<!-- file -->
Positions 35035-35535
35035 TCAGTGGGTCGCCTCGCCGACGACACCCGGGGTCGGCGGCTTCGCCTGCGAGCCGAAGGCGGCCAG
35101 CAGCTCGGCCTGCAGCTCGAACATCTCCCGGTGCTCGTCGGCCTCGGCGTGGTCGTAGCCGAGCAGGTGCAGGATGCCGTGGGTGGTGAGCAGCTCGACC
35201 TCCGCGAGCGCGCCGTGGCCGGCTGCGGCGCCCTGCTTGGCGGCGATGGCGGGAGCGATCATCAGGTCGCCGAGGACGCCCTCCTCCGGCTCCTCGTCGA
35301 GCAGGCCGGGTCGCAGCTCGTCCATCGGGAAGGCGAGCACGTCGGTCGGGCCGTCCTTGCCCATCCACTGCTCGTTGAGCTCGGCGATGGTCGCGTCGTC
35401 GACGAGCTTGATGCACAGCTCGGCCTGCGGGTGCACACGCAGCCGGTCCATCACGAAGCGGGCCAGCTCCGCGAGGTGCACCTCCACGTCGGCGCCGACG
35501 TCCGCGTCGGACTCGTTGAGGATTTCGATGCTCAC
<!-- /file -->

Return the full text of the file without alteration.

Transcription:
Positions 35035-35535
35035 TCAGTGGGTCGCCTCGCCGACGACACCCGGGGTCGGCGGCTTCGCCTGCGAGCCGAAGGCGGCCAG
35101 CAGCTCGGCCTGCAGCTCGAACATCTCCCGGTGCTCGTCGGCCTCGGCGTGGTCGTAGCCGAGCAGGTGCAGGATGCCGTGGGTGGTGAGCAGCTCGACC
35201 TCCGCGAGCGCGCCGTGGCCGGCTGCGGCGCCCTGCTTGGCGGCGATGGCGGGAGCGATCATCAGGTCGCCGAGGACGCCCTCCTCCGGCTCCTCGTCGA
35301 GCAGGCCGGGTCGCAGCTCGTCCATCGGGAAGGCGAGCACGTCGGTCGGGCCGTCCTTGCCCATCCACTGCTCGTTGAGCTCGGCGATGGTCGCGTCGTC
35401 GACGAGCTTGATGCACAGCTCGGCCTGCGGGTGCACACGCAGCCGGTCCATCACGAAGCGGGCCAGCTCCGCGAGGTGCACCTCCACGTCGGCGCCGACG
35501 TCCGCGTCGGACTCGTTGAGGATTTCGATGCTCAC